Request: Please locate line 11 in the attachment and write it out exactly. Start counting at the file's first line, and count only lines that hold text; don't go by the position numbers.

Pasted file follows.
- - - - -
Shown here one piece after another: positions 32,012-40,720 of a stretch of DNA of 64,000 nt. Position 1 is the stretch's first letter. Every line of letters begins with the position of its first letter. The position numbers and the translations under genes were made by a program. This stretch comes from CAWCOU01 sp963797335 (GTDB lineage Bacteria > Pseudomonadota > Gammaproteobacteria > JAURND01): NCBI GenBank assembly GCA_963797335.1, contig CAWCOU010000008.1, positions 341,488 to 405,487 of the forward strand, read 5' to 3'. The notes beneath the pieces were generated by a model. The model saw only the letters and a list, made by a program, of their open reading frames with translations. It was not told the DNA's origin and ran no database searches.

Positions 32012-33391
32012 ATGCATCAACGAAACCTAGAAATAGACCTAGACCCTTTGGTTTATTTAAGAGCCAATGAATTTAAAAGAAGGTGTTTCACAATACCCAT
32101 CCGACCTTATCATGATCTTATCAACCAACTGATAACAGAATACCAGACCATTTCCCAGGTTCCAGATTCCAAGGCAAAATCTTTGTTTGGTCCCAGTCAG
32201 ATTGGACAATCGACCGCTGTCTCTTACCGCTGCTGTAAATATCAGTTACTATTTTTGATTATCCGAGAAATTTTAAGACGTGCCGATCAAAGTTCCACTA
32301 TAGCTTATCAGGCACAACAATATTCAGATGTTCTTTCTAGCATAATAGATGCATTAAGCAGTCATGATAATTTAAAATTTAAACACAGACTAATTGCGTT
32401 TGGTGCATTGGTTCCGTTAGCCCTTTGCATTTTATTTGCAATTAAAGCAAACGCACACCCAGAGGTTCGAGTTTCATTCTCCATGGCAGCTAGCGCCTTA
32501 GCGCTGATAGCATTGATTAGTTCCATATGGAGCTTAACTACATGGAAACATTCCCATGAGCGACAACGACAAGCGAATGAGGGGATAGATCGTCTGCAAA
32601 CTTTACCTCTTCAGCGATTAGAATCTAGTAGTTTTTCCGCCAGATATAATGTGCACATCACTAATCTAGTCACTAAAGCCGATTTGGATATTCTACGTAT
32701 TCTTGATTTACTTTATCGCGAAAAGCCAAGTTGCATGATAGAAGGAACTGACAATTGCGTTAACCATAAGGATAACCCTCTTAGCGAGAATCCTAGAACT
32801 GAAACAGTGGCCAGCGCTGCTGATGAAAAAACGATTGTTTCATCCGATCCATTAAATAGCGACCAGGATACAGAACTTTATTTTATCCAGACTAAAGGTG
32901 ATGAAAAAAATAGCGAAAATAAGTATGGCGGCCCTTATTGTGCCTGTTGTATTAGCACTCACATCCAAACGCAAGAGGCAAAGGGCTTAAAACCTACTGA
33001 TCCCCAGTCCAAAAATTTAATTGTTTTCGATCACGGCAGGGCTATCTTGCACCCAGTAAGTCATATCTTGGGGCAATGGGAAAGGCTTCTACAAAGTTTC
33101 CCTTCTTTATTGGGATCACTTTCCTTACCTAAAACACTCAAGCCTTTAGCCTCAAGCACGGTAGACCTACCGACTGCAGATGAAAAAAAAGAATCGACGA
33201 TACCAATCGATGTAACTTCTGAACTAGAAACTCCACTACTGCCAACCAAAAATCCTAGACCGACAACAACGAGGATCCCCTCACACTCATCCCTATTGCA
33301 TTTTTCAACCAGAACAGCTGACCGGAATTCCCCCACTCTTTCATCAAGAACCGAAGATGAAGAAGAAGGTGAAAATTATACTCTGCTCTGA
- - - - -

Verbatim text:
32801 GAAACAGTGGCCAGCGCTGCTGATGAAAAAACGATTGTTTCATCCGATCCATTAAATAGCGACCAGGATACAGAACTTTATTTTATCCAGACTAAAGGTG